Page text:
by Douglas Walter
ealth care, whether directly or indirectly working with patients, is a team effort, said Donna Nielsen, a registered nurse who heads performance improvement and risk management at the Gunnison Valley Hospital.
And when Nielsen retires this month from a nursing career that stretches across five decades, which has put her in numerous nursing roles, it’s that team effort that she’ll miss the most.
"I think for anyone who leaves a position, it’s leaving the people who you admire and respect," Nielsen said. "In health care, you always work in a team, and I’ll miss that teamwork."
Nielsen’s final role has been working in performance improvement and risk management at Gunnison Valley Hospital, which she has done for seven years. She works in teams to identify ways hospital staff can more effectively serve patients, while keeping the hospital safe from possible lawsuits.
It’s a logical field for Nielsen to end her nursing career in, as it touches on all the skills she’s developed over the years as a nurse, nurse instructor and administrator.
She graduated from Montanan State University in 1959 and immediately went into nurse instruction. From there, she has worked in numerous position, such as a pediatric nurse in Missoula, Mont., director of nursing in Gunnison, public health nursing, education director for Solomon Health Care and director of clinical services at Montrose Hospital, just to name a few of her positions.
Along the way, she somehow managed to get a masters degree from the University of Colorado while working 50 hour weeks.
Nielsen sees her experience over the years equally touching three practices: patient care, education and administration, all of which comes into play when thinking about performance improvement and risk management.
Though the position isn’t primarily designed for nurses, Nielsen said it’s appropriate for nurses to be sought after for the job because of their integral roles in providing health care.
"They are the liaison, the critical person on the health care team," she said.
She said nurses have a unique understanding of health care, such as 24-hours of hospital care and treating the whole patient, including psychological and social aspects. This perspective is important when identifying problems and finding feasible solutions.
Interestingly enough, the practice of performance improvement, in general, can be traced to Japanese automakers, Nielsen said.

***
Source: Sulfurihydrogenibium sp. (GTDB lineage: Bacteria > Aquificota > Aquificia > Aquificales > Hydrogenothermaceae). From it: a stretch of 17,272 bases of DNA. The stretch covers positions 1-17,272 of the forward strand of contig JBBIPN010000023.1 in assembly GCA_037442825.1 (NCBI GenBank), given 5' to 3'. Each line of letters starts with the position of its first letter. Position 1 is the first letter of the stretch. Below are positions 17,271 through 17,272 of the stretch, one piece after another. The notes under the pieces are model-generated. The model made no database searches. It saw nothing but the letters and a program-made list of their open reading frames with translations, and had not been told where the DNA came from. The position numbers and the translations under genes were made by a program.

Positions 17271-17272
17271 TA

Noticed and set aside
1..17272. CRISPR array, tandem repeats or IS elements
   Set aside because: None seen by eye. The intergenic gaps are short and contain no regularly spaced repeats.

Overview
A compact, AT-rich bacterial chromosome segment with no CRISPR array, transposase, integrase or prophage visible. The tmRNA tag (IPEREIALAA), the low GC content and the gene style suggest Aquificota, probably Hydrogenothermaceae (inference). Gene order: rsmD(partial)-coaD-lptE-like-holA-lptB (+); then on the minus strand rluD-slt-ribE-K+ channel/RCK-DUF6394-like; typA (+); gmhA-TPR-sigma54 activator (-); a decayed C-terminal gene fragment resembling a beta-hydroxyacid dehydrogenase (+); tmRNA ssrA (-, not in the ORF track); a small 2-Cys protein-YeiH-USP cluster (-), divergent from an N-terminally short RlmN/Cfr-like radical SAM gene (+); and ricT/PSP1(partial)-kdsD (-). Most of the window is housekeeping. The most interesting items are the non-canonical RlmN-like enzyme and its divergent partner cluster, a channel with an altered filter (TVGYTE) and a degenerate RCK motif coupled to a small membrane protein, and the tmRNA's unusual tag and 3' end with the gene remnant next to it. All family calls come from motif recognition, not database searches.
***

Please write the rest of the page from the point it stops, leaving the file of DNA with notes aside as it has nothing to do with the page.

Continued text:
During the 1980s, the Japanese studied American car companies to find ways to make better cars for less money. The result was the Japanese’s car markers eventually outselling the Americans car market. That then kick started similar performance improvement models in several industries, including health care.
"This is now a huge field, not only in health care, but in several industries," Nielsen said.
But health care was one of the first industries to buy into performance improvement and then risk management, after the Japanese success in auto making. It happens as large health care companies began to merge and began looking at ways to improve their services.Initially, reducing wait times in emergency room was the primary area studied, Nielsen said.
But today, the practice spans into every area of the hospital, including administration and billing. The goal is to identify waste, such as a waste of time and resources, and then work with staff to eliminate that waste.
"Obviously, the idea is to have everyone (in the hospital) understand the basic principles," Nielsen said of performance improvement and risk management.
Staff can also report basic problems that arise in serving patients or situations that have unexpected outcomes.
A few years ago, for example, Gunnison County began seeing more and more Spanish-only speaking residents, due to an influx of agricultural work and seasonal jobs at nearby Crested Butte Ski Area. Nursing and other medical staff couldn’t communicate with patients who came to the hospital, which became an issue of performance improvement and risk management.
The implications of the situation are serious, Nielsen said. Staff that can’t understand a patient, also won’t fully know the extent of a patient’s symptoms. The patient can’t be properly diagnosed and treated, putting a hospital out of compliance.
"We put together a group that we called the language barrier group," Nielsen said of finding a solution.
The group initially hired a telephone translating service to help communicate with patients to solve the problem. But other issues arose as staff started using the service, because they were passing a phone back and forth.
"Although it was an excellent service, it wasn’t very user friendly," Nielsen said.
At the same time, county officials created the Gunnison County Multi-Cultural Office, which, among other things, had identified people throughout the region who could be used as translators. The hospital seized this opportunity and forged an agreement with the county to hire the translators at the hospital when they are needed.
"That agreement still exists today," Nielsen said.
Nielsen admitted that, when she retires, she’ll miss this type of problem solving through team work. Though, she’s also looking forward to some time off to travel. Still, there’s always a new opportunity for good nurses, and she only laughed when asked if she truly believed a good nurse really ever fully retires.
"We’ll see what opportunities come up, and we’ll see what the next door is that opens," she said.